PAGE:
- “When should I sell a losing stock?” That’s the topic of today’s short post. Based on insights from a handful of books, I’ve highlighted three lessons that might help you make the call: 1) the stock doesn’t care about you; 2) take the loss when your investment thesis proves wrong; 3) forget the trade.
Today’s post is a short one. Lately, Mr. Market has been in quite the mood, and a lot of people (yours truly included) have seen the much dreaded red minus in front of their positions’ values. It begs the question: “Should I sell my position? Should I hold? Or should I even buy more?” To make that call, I have found a few lessons from some of the investing community’s greatest wizards.
The stock doesn’t care about you: Warren Buffett once stated something along the lines of: “A stock doesn’t know you own it. It doesn’t care about you.” The statement is so obvious, but it still touches upon a bias that most of us are prone to – even billionaire Edward Thorpe. In his book, A Man for All Markets, Ed remembers the beginning of his career where he based his sell decisions around the price he paid. Namely, he would not sell a ‘loser’ unless its price returned to his purchase price. He wrote: “My plan for getting out […] was to wait until I was even again. What I had done was focus on a price that was of unique historical significance to me, only me, namely, my purchase price.” I think we have all tried to anchor a decision around either a price, perception or hope. Yet, it would have made more sense to…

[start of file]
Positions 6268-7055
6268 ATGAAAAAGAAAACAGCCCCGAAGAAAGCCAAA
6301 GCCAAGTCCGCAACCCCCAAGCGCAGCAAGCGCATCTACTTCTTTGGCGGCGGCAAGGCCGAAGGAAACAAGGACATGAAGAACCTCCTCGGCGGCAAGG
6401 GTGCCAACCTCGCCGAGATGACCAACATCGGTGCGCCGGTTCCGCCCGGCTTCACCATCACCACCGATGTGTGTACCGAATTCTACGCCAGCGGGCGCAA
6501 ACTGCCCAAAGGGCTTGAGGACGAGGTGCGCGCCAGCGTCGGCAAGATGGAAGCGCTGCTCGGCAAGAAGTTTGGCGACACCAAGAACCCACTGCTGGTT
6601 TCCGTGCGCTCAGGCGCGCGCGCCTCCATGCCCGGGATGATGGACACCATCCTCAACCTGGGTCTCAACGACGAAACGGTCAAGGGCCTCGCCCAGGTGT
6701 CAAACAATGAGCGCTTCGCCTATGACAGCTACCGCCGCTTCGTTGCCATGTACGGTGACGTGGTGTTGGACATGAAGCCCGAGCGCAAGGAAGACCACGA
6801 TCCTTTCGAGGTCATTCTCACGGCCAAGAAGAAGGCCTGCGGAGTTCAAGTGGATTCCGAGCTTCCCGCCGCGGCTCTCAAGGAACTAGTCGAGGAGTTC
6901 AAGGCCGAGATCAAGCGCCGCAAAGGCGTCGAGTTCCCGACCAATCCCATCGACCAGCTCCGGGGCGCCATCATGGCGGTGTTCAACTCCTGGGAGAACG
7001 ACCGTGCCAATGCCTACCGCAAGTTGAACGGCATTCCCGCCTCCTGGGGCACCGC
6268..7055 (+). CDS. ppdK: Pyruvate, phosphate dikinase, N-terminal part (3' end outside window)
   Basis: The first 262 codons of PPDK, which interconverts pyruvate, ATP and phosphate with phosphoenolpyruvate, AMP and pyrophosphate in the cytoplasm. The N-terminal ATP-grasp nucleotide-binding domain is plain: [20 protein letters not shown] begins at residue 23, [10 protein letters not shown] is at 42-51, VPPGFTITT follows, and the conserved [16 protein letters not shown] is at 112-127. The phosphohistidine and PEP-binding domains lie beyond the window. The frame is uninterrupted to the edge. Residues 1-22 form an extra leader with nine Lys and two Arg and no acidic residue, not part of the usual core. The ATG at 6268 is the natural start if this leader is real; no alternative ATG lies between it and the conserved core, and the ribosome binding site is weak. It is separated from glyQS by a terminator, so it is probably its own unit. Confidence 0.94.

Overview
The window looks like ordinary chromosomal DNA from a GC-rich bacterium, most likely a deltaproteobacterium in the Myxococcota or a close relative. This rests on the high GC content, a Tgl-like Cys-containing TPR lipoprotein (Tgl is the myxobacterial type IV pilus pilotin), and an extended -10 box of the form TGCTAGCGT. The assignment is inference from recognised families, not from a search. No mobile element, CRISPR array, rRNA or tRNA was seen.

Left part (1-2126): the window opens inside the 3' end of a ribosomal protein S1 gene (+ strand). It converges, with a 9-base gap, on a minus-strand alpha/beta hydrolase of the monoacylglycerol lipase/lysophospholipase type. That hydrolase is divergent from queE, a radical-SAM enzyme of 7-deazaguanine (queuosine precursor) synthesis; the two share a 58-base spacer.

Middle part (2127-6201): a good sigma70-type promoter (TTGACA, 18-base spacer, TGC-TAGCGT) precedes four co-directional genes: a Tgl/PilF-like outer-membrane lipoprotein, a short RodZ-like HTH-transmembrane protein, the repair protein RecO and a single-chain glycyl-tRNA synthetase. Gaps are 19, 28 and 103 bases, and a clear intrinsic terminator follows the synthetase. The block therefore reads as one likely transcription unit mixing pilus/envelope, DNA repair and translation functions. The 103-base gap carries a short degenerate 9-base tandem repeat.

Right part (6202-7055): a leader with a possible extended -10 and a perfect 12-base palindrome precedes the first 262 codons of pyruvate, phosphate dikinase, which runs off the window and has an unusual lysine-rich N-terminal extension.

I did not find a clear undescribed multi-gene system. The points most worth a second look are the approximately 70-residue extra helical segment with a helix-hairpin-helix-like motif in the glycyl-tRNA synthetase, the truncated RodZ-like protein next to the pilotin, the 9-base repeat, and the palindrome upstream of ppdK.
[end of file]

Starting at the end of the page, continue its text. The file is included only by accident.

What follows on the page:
Take the loss if your investment thesis proves wrong: In Fooling Some of the People All of the Time, David Einhorn advises the reader to put one’s pride and stubbornness aside when one’s investment thesis is not realized. You should never try to justify the position, as captured in this quote: “[We] avoid “evolving hypotheses.” If our investment rationale proves false, we exit the position rather than create a new justification to hold.” (p. 17) Another great quote originates from psychologist Philip Tetlock: “Beliefs are hypotheses to be tested, not treasures to be guarded.” Hence, if the reasons you bought the stock are not as compelling as they once was, forget the price you paid and leave your stubbornness at home – sell! As I have learned the hard way, it’s much better to sell sooner than hoping to break-even someday. In The Most Important Thing Howard Marks explains that succesful investing is about constructing a portfolio that consists of the best investment ideas, which you make room for by selling the inferior ones and staying clear from the worst of the lot. To make that dogma come true, one needs to be willing to get rid of the inferior ones. I am not saying you should sell every time a stock moves into the red zone. Sometimes Mr. Market is wrong, and that’s where the big money can be made. As David Einhorn says in Fooling Some of the People All of the Time: “If you know you are right, all you need is patience, persistence, and discipline to stay the course.” (p. 42)
Forget the trade: Once you’ve sold – regardless of whether you made a profit or a loss – you should forget about the trade. Too many (including yours truly, once again) check stock prices on one’s sold positions – that is a surefire way to get frustrated if the stock appreciates afterwards. In Contrarian Investment Strategies you are advised to “realize profits, forget the stock, and start hunting for the next opportunity.” In length, remember Warren’s comforting words: “Don’t try to buy at the bottom and sell at the top. This can’t be done – except by liars.”
To sum up, the sell decision is incredibly hard to make. I can tell you with 100% confidence that I have yet to master the art. I hope, however, that I will be able to ‘eat my own cooking’ and follow some of the advice outlined above when I am once again facing the ungrateful decision on whether to buy more, hold or sell a losing position.
NB! Please note that this post didn’t cover the topic of when to sell a winning stock. Yet, I touched upon this topic in my last post, Warren Buffett’s Investment Strategy.